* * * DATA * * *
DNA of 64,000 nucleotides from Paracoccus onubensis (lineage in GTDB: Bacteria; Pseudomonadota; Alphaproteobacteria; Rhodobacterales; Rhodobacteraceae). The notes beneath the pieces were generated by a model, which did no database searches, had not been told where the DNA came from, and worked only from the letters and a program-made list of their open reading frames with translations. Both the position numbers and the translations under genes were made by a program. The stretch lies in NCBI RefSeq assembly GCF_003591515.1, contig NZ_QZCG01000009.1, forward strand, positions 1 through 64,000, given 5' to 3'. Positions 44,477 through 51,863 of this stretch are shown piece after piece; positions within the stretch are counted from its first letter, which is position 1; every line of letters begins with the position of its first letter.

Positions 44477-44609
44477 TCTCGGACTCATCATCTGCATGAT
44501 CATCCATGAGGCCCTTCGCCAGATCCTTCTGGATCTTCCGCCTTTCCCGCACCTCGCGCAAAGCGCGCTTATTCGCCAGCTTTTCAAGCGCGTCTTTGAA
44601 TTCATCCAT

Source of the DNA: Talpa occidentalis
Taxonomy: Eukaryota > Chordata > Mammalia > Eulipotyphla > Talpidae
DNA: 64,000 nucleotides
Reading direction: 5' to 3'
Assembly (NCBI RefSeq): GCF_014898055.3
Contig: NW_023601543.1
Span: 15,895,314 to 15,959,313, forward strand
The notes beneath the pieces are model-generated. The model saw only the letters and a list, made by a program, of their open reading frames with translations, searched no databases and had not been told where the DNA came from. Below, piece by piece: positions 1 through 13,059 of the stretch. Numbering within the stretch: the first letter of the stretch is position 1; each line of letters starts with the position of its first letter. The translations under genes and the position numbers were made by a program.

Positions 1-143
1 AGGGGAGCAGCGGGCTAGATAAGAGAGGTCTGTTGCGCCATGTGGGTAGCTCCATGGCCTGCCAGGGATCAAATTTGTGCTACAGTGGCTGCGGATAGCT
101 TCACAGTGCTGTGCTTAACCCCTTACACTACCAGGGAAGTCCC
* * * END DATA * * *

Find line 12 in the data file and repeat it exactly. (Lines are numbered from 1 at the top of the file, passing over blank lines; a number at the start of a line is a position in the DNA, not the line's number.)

Span: 15,895,314 to 15,959,313, forward strand